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What Is a Joint Annuitant?

Retirement Planning
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One woman smiles with her husband after becoming a joint annuitant

An annuitant is a person whose age and life expectancy affect the size of the monthly payments that are paid to the owner of an annuity. When an annuity owner names two annuitants, they are commonly known as joint annuitants. If you're married, this may be a good option for you and your spouse. Here's some information on what's involved when you name or become a joint annuitant.

Annuitants & Annuity Owners

Annuity owners are not always annuitants. Annuity owners are those who purchase annuities and can make changes to the contracts. Usually, they purchase the annuities for themselves and are, therefore, also the annuitants. But some annuity contracts allow the owner to name two annuitants, and they're referred to as joint annuitants. Married couples often choose this option.

Joint & Survivor Annuities

A common type of annuity with joint annuitants is a joint and survivor annuity. This is often purchased by married couples and can provide income for two people, with payment based on the lives of the owner and spouse, who is the joint annuitant. If one spouse dies, the survivor, who is the joint annuitant, would continue to receive benefits of the annuity. However, depending on the annuity option selected, monthly income annuity payments may be reduced for the surviving spouse. This reduction would be stated in the annuity contract.

The Internal Revenue Service has rules for joint and survivor annuities that are part of certain tax-qualified retirement plans. Under IRS rules, when the annuitant dies, payments continue on to the joint annuitant and must be no more than 100% and no less than 50% of the joint annuity's original payment amount.

How Payments Can Differ for Joint Annuitants

How annuity payments are calculated is another part of understanding annuities. One factor that influences the amount of payments is how many payments the annuity issuer expects to make. The more payments an annuity is projected to issue, the lower each individual payment will likely be. For example, if an annuity issuer expects to make payments for 10 years, the payments will likely be higher than if they're expected to pay for 20 years.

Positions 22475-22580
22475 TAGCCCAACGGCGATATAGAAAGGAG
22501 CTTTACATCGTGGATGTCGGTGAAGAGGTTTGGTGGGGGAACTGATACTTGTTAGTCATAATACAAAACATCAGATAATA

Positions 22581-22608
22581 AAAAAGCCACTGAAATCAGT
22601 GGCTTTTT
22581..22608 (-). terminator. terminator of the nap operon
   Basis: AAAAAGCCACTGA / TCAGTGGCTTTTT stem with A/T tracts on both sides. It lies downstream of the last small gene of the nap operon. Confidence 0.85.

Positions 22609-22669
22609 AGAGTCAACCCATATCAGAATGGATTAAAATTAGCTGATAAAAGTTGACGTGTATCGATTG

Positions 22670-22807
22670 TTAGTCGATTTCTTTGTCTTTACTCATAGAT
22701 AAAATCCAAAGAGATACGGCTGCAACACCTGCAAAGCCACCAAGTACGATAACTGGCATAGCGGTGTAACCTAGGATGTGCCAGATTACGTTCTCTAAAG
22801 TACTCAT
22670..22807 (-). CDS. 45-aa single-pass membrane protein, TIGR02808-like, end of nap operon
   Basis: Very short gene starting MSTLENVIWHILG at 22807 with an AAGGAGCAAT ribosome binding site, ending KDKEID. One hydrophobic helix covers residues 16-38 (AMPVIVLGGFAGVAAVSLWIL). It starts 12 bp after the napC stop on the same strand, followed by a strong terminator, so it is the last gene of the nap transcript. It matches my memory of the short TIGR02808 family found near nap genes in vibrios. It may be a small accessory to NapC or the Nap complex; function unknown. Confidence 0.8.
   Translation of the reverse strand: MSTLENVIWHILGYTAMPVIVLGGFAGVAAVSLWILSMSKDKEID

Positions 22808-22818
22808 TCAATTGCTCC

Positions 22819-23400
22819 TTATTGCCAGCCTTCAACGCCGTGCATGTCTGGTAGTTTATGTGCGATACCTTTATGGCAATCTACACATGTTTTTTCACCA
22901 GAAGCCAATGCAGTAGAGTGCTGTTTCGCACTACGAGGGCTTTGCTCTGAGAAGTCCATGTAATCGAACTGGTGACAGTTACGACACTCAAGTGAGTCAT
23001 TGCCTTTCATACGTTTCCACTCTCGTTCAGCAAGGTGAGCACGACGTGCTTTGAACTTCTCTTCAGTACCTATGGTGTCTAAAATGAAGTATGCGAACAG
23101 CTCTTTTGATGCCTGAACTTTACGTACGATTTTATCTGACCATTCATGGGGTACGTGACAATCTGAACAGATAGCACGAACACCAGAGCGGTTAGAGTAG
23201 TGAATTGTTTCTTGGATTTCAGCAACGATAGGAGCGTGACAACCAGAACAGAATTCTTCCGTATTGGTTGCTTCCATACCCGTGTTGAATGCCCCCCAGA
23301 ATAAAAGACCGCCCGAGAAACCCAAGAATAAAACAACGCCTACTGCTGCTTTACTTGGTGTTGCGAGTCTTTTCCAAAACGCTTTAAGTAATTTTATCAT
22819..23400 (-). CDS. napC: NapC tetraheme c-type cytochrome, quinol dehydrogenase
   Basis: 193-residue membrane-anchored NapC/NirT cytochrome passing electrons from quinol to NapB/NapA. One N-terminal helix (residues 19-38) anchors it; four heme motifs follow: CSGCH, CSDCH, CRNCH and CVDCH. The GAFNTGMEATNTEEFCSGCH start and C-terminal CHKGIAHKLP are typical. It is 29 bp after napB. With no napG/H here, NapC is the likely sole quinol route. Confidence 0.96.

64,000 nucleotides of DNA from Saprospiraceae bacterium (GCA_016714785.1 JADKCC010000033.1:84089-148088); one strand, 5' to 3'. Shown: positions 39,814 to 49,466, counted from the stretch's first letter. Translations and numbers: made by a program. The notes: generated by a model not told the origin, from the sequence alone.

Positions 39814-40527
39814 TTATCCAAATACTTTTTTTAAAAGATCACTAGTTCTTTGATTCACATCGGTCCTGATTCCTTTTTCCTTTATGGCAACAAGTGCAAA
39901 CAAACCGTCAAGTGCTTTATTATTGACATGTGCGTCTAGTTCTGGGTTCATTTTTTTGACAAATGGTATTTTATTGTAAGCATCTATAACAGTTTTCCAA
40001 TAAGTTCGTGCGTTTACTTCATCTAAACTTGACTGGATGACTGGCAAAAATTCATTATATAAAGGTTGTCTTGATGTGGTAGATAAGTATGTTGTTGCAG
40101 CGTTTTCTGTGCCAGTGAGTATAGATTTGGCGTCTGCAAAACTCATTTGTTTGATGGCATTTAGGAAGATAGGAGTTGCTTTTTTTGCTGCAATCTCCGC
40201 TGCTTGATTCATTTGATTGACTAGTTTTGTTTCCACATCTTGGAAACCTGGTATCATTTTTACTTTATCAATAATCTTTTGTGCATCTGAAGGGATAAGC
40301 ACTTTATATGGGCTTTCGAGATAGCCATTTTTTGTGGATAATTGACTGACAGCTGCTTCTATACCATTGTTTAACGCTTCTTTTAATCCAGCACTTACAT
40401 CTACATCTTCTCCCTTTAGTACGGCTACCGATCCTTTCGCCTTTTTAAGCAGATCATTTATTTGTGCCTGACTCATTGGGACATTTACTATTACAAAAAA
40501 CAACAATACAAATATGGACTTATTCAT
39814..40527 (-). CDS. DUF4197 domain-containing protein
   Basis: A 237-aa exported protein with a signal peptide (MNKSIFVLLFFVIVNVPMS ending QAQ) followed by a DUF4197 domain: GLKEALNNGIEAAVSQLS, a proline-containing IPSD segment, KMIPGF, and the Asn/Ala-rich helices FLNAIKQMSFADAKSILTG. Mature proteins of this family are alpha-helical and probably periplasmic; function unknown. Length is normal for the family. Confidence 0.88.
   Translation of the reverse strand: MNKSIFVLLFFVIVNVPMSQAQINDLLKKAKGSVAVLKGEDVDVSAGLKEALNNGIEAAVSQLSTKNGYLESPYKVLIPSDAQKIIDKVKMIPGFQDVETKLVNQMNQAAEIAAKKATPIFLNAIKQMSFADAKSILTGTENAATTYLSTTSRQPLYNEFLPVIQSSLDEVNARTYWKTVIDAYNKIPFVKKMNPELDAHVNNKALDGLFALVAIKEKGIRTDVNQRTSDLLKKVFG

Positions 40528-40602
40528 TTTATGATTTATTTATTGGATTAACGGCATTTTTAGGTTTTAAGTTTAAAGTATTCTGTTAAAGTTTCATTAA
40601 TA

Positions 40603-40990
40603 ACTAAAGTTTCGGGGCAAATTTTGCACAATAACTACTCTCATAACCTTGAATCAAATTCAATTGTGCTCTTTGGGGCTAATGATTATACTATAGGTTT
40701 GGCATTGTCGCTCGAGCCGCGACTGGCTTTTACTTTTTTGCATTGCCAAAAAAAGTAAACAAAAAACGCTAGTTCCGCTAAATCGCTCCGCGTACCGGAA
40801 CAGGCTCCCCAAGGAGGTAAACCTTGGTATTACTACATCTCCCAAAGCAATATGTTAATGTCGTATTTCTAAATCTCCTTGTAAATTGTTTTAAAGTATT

The same principle can impact the payments from a joint annuity. An annuity that has joint annuitants will often be more expensive, or have smaller payments, than an annuity purchased for an individual. That's because the annuity lasts the longer of the two annuitants' lives and, therefore, is more likely to make more payments than an annuity for one individual.

What to Consider Before Naming a Joint Annuitant

If you're deciding whether you and your spouse (or someone else) should become joint annuitants, you might want to ask yourself a few questions to determine which arrangement may be right for you.

First, you might consider how the payments — both during your lives and after one of you dies — will factor into your long-term financial goals. Payments from a joint annuity may be less than those from a single annuity. However, a joint annuity can help ensure that a surviving spouse (or other joint annuitant) receives payments if the other annuity owner dies. Part of this conversation could involve asking questions such as:

  • What payment amount is needed for both annuitants to support their lifestyle and expenses?
  • Do you have other assets, such as a life insurance policy, to help provide for the surviving joint annuitant in the event that one of you should die?
  • How much would the joint annuity payment be reduced after the death of a joint annuitant?

These questions could help you decide whether naming a joint annuitant is right for you. For more information, and to help ensure that your contract is set up correctly, consider speaking with a financial representative.

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Information provided is general and educational in nature, and all products or services discussed may not be provided by Western & Southern Financial Group or its member companies (“the Company”). The information is not intended to be, and should not be construed as, legal or tax advice. The Company does not provide legal or tax advice. Laws of a specific state or laws relevant to a particular situation may affect the applicability, accuracy, or completeness of this information. Federal and state laws and regulations are complex and are subject to change. The Company makes no warranties with regard to the information or results obtained by its use. The Company disclaims any liability arising out of your use of, or reliance on, the information. Consult an attorney or tax advisor regarding your specific legal or tax situation.